The title song of her cycle "Men With Small Hands" refers to a small child gazing up at adults, whose heads appear to be disproportionately tiny. "Refrigerator, 1957" contains an unopened jar of maraschino cherries, brimming with fascination to someone weaned on bland food, and "A Small Tin Parrot Pin" uses internal rhyme and wordplay to smirking effect, coupled with Laitman's light, brisk vocal writing. But the final song might have been the funniest: "Snake Lake," in which the singer uses an overly sibilant "s" in every word that that has one.

Andrew Garland sings Snake Lake by Lori Laitman:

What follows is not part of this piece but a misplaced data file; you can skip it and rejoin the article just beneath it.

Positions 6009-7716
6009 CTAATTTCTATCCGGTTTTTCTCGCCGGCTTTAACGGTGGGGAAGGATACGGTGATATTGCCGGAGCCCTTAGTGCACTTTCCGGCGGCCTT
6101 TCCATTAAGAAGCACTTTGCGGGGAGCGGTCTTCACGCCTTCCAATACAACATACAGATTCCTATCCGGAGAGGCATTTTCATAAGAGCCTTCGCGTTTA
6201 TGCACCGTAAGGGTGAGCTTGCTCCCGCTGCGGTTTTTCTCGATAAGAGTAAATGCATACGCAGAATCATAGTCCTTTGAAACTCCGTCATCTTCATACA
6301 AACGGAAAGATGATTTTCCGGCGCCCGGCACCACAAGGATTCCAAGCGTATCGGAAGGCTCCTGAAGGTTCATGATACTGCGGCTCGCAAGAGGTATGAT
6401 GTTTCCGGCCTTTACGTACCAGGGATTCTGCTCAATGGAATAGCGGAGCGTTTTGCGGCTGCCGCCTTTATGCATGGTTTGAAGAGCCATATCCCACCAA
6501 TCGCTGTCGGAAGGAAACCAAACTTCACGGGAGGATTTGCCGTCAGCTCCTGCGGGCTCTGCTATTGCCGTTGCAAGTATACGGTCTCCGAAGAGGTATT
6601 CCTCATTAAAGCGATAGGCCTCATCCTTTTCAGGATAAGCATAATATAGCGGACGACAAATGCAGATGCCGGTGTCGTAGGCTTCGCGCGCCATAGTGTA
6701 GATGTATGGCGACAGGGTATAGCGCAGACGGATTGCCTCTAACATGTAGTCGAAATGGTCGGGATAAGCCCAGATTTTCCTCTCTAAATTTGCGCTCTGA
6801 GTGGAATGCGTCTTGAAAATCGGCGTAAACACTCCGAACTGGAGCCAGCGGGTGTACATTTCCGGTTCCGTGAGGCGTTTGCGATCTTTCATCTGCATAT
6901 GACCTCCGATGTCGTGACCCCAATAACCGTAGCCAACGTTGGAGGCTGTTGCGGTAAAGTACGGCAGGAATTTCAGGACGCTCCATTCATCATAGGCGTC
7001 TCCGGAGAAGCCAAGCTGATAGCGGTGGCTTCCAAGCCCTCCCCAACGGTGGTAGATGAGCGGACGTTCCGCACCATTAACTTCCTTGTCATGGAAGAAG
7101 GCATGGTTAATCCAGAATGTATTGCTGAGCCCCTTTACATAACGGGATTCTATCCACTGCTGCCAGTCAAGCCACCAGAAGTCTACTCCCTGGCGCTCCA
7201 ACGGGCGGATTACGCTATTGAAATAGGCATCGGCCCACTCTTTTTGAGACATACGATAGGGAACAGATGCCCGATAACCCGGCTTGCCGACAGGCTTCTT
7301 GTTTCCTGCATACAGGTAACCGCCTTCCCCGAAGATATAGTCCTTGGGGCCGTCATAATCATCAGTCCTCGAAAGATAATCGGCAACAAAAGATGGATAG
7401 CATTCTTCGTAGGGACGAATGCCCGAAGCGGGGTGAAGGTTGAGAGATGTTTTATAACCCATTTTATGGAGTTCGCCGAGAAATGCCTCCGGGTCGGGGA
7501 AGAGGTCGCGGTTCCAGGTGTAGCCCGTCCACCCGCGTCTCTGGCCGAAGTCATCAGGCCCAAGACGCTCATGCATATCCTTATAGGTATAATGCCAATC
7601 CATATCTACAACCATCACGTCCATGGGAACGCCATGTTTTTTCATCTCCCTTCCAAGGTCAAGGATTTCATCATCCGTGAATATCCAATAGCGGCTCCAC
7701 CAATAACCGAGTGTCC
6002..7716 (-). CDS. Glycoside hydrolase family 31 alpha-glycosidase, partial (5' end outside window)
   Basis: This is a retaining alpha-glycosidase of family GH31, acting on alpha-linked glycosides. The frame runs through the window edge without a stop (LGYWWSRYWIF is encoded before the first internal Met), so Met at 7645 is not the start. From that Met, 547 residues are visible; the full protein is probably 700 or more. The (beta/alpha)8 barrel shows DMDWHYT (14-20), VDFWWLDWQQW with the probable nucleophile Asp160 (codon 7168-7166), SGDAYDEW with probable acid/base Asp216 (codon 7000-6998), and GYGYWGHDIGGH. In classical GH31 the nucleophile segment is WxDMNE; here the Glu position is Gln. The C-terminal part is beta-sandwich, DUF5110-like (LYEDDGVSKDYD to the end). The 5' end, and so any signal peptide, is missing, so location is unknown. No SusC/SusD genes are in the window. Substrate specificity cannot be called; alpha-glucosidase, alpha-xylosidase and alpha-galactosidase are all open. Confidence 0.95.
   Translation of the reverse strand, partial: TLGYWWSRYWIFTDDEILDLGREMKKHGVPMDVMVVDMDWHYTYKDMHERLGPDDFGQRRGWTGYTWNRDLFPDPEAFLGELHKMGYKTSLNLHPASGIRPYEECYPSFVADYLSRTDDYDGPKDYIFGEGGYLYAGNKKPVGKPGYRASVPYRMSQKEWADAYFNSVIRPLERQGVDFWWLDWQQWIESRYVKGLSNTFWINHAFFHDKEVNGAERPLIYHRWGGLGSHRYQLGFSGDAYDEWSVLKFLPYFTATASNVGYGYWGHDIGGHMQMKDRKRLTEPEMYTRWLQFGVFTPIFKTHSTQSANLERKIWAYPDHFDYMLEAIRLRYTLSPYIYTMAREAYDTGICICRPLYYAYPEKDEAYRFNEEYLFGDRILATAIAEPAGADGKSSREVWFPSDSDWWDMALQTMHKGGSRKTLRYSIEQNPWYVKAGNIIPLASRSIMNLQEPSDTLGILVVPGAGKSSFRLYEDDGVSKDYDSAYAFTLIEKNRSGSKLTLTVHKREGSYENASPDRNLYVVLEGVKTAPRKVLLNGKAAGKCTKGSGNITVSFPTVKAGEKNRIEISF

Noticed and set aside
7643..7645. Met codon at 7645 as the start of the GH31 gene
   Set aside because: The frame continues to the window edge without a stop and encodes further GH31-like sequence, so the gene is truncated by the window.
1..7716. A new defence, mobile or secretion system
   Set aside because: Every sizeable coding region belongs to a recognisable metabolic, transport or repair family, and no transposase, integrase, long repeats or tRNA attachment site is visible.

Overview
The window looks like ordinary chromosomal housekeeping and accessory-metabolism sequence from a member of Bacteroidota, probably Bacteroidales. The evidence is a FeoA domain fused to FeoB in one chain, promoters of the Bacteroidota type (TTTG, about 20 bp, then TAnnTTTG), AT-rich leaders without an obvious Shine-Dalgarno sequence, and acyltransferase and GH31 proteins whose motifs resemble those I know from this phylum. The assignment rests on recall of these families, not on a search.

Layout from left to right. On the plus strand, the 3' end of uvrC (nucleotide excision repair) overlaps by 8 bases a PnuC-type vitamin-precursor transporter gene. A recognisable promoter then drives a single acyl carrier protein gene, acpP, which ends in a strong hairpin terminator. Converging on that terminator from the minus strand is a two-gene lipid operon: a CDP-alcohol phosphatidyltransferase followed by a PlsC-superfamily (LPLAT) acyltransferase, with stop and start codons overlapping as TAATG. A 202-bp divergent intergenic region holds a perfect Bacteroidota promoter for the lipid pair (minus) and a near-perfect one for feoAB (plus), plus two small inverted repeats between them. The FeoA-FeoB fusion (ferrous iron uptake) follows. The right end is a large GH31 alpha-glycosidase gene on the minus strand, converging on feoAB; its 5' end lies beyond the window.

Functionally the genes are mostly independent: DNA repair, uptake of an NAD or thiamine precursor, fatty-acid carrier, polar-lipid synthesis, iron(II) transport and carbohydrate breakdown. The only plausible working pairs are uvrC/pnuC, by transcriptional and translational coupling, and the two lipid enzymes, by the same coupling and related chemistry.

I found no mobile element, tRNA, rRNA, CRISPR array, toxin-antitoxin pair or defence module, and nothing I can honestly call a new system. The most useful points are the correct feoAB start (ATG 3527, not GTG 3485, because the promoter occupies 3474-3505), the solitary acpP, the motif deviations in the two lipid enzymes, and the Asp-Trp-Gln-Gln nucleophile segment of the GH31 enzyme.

After centuries of being discouraged from composing, women composers are finally coming into their own. Finland's Kaija Saariaho, Russia's Sofia Gubaidulina and Korea's Unsuk Chin are all making a major mark on the opera scene. Meanwhile, on the concert stage the works of Clara Schumann and Barbara Strozzi are gaining in popularity, while women like Laitman, Rebecca Saunders, Tansy Davies and Liza Lim are making a distinct mark on the contemporary music scene.